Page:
Sun-to-Liquid technology to produce ‘solar steel’

Synhelion uses solar heat to convert CO2 into synthetic fuels, so-called solar fuels. Solar radiation is reflected by the mirror field, concentrated onto the receiver, and converted into high-temperature process heat. The generated heat is fed to the thermochemical reactor that turns CO2 and H2O into syngas, a mixture of H2 and CO.

The syngas is then processed by standard gas-to-liquids technology into fuels such as gasoline, diesel, or jet fuel. Excess heat is saved in the thermal energy storage (TES) to enable continuous 24/7 operation (https://synhelion.com/technology).


While the focus will be on transportation in the beginning, the process includes solar technologies that can be transferred to other applications. In the metal producing industry, the generated renewable solar process heat, which is able to reach unprecedented temperatures beyond 1,500 degree Celsius can, for example, be used for energy-intensive processes in steel production.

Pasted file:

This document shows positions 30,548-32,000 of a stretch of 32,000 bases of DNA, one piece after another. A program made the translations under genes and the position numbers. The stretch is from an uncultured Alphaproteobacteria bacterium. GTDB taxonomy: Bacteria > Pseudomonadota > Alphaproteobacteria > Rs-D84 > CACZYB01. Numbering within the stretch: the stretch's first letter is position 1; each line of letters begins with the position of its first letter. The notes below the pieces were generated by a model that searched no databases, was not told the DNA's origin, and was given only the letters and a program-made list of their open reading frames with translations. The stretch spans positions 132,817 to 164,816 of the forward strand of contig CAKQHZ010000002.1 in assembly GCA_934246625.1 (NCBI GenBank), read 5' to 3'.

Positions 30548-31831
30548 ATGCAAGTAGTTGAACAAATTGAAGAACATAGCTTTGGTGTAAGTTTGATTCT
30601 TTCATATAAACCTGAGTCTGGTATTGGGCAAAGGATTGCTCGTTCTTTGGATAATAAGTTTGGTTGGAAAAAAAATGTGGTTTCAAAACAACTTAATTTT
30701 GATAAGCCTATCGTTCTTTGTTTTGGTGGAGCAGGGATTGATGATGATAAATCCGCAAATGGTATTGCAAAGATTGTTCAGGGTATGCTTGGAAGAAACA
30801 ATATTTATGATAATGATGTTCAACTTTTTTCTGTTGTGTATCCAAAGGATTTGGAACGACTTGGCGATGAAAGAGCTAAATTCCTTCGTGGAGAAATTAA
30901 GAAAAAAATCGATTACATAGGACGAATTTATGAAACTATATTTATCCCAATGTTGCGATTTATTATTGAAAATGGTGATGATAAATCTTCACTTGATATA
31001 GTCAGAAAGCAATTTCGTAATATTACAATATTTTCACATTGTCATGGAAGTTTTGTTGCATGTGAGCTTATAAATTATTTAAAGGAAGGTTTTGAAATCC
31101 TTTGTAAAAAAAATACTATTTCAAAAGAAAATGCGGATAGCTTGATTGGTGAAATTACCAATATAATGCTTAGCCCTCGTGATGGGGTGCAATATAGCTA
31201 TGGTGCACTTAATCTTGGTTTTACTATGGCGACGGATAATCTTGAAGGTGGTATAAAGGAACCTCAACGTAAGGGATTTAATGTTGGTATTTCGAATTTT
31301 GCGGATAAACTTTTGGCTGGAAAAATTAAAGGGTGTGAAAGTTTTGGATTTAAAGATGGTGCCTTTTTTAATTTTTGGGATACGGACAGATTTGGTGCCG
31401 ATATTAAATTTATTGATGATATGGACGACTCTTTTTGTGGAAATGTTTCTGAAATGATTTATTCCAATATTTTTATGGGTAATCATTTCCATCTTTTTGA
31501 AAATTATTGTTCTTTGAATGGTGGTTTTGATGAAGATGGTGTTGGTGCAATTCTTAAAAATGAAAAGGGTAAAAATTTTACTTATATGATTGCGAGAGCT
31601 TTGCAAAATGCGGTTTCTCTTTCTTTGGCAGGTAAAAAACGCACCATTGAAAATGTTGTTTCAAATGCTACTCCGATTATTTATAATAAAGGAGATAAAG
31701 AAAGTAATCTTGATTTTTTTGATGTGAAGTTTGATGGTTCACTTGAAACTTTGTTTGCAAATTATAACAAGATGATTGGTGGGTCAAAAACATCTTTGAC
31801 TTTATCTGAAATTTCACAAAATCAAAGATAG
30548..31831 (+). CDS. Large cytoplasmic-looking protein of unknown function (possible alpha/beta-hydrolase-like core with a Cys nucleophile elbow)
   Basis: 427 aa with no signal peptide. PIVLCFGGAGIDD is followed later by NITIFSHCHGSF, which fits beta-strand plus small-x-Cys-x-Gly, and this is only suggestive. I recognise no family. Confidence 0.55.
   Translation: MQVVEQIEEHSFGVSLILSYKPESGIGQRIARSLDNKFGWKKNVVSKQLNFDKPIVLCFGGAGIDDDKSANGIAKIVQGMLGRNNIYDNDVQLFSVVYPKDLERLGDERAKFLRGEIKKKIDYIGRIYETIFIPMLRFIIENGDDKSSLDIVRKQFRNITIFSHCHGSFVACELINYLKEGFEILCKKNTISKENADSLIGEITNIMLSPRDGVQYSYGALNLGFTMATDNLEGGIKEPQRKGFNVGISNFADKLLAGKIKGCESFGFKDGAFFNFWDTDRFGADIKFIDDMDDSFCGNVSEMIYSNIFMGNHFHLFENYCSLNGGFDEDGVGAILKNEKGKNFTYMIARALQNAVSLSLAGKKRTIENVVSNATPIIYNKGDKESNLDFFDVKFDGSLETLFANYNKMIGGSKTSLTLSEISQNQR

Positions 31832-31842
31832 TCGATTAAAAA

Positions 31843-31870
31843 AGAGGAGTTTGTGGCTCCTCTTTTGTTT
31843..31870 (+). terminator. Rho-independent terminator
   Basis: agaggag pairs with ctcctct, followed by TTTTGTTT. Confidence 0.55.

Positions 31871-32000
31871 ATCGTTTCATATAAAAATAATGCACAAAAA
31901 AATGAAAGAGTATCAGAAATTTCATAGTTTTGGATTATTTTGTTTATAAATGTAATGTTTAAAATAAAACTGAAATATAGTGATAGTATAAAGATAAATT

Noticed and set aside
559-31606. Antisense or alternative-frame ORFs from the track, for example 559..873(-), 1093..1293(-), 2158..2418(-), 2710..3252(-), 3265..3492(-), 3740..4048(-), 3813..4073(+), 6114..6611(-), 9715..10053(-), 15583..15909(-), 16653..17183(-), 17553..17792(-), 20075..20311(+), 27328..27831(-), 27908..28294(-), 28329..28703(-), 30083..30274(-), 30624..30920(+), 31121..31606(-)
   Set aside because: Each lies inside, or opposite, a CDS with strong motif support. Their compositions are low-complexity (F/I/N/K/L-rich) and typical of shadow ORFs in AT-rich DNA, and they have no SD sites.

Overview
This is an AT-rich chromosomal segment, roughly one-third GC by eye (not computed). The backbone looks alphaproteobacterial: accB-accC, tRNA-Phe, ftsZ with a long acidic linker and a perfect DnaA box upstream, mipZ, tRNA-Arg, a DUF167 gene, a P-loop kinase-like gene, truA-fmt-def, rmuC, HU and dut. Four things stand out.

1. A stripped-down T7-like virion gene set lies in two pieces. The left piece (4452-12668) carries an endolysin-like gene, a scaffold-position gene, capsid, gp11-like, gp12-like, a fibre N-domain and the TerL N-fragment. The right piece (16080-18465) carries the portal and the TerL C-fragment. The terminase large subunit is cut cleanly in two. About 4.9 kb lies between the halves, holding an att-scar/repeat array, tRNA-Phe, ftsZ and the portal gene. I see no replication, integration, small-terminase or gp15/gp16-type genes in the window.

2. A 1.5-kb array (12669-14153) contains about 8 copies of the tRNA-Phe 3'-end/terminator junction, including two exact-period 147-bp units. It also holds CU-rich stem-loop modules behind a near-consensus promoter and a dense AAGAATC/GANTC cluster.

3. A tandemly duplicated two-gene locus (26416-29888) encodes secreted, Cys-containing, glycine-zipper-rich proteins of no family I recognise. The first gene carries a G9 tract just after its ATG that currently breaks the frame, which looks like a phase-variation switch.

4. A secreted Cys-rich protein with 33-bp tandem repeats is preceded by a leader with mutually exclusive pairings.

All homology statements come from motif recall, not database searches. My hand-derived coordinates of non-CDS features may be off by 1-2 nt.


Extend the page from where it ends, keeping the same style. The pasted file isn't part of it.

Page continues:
“We immediately recognized the potential of this innovative process from the ETH Zürich spin-off Synhelion. Aside from the solar fuel, the technology bears many possible applications in the steel industry, for both SMS group and our customers. It also contributes to driving the green transition of the metal-producing industry forward and to creating a carbon-neutral and sustainable metals industry. The SMS Concast team is looking forward to a fruitful partnership with intense knowledge exchange,” said Dr. Stephan Feldhaus, CEO at SMS Concast.

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